But canned beans like baked beans are more likely to have gluten than raw beans. Baked beans are most at risk for gluten contamination, especially when flavoured.
The HealthifyMe Note
Check to see if the baked beans have a gluten-free label. If the label-reading section has “May contain wheat”, it is not gluten-free. The more flavour in baked beans, the more likely they will have gluten. Gluten is hiding in all sorts of colourings, additives and preservatives.
Do Baked Beans Have Gluten in Them?
The commercially canned baked beans are likely to contain gluten because they include glutenous ingredients like liquid smoke and distilled vinegar.
According to the FDA guideline, a gluten-free product must have less than 20 ppm (parts per million) of gluten. Unfortunately, not all baked beans are safe for gluten-sensitive people. But you can find certified gluten-free canned baked beans to ensure that your baked beans contain no gluten.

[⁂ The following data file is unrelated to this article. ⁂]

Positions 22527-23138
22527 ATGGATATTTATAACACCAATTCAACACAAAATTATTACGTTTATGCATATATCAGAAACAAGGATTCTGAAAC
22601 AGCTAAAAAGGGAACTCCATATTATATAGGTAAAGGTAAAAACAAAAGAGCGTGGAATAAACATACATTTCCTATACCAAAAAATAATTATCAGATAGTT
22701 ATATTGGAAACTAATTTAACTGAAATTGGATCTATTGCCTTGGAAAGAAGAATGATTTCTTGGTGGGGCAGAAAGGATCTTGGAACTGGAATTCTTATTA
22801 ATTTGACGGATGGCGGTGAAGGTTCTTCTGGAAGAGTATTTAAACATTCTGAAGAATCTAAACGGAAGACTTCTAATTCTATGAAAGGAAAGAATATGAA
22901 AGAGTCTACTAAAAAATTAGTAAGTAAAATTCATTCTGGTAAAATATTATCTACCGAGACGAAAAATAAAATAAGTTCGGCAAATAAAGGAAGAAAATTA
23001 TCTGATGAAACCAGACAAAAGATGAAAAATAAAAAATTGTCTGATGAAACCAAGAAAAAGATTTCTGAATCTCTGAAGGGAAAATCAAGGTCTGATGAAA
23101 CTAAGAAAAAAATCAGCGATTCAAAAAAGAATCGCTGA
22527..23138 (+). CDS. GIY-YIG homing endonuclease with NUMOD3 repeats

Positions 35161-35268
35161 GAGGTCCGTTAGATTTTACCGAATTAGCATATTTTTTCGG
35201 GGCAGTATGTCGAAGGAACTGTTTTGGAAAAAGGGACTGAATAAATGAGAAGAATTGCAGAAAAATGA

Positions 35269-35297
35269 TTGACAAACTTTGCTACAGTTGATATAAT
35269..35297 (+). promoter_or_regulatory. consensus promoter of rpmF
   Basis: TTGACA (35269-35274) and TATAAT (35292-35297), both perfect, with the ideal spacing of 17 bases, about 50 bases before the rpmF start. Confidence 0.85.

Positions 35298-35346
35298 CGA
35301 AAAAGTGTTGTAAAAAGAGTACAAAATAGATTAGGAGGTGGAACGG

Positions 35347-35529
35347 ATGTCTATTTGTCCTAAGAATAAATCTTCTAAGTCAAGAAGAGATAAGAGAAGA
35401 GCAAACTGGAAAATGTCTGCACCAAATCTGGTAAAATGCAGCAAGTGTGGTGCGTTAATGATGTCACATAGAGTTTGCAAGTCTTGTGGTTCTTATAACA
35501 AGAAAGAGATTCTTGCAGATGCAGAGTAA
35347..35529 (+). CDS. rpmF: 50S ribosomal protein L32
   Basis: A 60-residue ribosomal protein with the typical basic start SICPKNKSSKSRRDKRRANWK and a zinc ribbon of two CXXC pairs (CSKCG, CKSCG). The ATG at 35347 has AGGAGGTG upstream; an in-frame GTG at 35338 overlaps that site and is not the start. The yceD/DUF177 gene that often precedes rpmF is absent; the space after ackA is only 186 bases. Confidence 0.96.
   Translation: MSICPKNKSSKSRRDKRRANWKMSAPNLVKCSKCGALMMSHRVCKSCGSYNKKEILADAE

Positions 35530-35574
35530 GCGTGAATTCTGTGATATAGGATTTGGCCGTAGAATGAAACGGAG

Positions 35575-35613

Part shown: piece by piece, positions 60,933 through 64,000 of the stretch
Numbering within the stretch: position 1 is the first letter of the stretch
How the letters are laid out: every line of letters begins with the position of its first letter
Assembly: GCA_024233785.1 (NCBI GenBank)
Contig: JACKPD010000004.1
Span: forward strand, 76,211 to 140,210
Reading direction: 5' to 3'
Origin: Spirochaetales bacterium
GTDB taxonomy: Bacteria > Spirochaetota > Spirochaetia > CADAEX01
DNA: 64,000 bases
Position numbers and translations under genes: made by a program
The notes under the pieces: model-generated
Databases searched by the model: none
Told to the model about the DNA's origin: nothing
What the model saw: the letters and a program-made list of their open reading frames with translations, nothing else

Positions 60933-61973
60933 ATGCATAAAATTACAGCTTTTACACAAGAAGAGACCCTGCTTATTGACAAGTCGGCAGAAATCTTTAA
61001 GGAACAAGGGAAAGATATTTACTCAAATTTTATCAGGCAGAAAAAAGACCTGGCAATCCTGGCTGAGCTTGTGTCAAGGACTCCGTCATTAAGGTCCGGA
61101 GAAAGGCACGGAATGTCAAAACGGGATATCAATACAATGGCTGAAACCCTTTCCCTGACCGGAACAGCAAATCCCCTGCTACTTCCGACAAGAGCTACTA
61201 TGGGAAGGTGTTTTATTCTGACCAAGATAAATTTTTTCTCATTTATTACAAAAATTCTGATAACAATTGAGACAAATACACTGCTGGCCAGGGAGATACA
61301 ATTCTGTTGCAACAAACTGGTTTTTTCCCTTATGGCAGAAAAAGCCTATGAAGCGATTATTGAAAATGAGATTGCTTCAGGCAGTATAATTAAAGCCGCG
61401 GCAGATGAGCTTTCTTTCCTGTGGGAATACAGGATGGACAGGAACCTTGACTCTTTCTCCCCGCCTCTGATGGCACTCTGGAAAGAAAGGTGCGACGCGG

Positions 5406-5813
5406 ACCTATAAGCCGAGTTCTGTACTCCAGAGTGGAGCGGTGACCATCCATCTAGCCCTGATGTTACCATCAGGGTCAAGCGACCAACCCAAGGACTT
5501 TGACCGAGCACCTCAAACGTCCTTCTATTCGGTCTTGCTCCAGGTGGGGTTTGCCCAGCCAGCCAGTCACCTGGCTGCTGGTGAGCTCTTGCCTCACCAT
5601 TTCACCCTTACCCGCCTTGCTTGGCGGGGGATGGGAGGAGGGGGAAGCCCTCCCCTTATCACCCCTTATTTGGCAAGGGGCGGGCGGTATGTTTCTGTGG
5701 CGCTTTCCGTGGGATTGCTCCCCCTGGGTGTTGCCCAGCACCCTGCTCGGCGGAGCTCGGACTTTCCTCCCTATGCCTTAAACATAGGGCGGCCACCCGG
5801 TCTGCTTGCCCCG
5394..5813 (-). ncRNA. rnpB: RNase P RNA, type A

Baked beans may not be gluten-free, depending on the brand and the recipe. For example, baked beans made with sweetening sauces often contain gluten. That said, cross-contamination during processing and packaging can also lead to gluten-contaminated baked beans.
If you’re not severely intolerant to gluten, a minute amount won’t cause any harm. However, it’s better to be safe than sorry when purchasing canned baked beans.
The problem is, you will have to add some ingredients while baking something. And there’s a strong chance that it might contain gluten. Therefore, ensure not to add an ingredient that contains gluten whenever you decide to make baked beans. Moreover, keep a close eye on baked beans containing gluten-containing additives (semolina, soy sauce), flavour enhancers (spices, miso), or other problematic stabilisers.